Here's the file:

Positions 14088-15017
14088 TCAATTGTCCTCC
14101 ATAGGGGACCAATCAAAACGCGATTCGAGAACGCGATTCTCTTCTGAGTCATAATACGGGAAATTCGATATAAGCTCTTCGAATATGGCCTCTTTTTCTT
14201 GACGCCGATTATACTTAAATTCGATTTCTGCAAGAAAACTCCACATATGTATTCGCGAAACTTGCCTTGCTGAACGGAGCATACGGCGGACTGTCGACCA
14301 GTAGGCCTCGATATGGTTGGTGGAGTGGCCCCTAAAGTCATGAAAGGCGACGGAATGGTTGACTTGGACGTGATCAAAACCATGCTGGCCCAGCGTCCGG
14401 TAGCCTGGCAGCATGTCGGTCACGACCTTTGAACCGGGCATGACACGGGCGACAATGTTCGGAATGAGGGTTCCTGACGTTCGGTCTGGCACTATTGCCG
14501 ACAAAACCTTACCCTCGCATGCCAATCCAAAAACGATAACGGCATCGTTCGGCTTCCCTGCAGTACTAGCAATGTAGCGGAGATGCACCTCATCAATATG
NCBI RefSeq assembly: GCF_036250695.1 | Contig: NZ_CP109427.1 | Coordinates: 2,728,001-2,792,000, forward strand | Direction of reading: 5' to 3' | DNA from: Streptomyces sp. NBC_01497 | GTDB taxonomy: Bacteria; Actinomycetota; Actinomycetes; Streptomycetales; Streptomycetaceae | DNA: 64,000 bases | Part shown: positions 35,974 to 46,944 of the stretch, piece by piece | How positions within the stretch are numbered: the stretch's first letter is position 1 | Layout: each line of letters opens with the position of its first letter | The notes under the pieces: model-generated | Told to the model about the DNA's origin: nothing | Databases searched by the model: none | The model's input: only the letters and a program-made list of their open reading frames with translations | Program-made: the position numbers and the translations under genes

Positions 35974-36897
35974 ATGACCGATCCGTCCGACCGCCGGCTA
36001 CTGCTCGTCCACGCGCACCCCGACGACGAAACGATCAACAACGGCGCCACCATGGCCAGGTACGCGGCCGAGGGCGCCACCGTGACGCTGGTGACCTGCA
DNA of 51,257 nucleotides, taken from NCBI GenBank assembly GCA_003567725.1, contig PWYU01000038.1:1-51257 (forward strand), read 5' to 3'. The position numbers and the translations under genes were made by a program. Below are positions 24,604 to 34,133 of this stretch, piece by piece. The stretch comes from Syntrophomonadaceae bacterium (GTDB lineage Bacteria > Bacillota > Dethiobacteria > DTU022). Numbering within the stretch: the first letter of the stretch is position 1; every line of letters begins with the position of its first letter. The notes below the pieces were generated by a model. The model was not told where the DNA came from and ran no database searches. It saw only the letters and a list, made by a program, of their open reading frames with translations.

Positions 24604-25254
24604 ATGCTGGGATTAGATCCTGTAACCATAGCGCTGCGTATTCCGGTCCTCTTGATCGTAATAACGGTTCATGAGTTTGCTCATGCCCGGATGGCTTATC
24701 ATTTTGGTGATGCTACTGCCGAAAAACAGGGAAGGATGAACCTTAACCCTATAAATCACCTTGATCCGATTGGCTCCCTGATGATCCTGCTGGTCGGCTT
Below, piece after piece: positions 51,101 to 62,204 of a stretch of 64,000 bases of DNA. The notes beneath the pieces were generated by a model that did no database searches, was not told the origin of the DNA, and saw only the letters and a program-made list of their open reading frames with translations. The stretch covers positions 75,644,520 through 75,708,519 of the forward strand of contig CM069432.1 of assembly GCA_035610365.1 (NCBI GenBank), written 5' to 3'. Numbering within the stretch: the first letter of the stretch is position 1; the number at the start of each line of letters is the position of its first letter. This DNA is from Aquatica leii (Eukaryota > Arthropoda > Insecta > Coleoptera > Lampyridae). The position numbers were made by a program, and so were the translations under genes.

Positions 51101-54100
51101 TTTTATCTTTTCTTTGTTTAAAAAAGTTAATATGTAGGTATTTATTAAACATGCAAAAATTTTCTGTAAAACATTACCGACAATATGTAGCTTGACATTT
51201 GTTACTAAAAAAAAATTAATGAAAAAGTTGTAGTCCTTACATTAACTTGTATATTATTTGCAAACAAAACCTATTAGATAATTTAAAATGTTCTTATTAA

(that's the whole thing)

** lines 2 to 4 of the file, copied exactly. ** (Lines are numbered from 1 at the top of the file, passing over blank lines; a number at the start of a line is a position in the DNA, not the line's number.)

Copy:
14088 TCAATTGTCCTCC
14101 ATAGGGGACCAATCAAAACGCGATTCGAGAACGCGATTCTCTTCTGAGTCATAATACGGGAAATTCGATATAAGCTCTTCGAATATGGCCTCTTTTTCTT
14201 GACGCCGATTATACTTAAATTCGATTTCTGCAAGAAAACTCCACATATGTATTCGCGAAACTTGCCTTGCTGAACGGAGCATACGGCGGACTGTCGACCA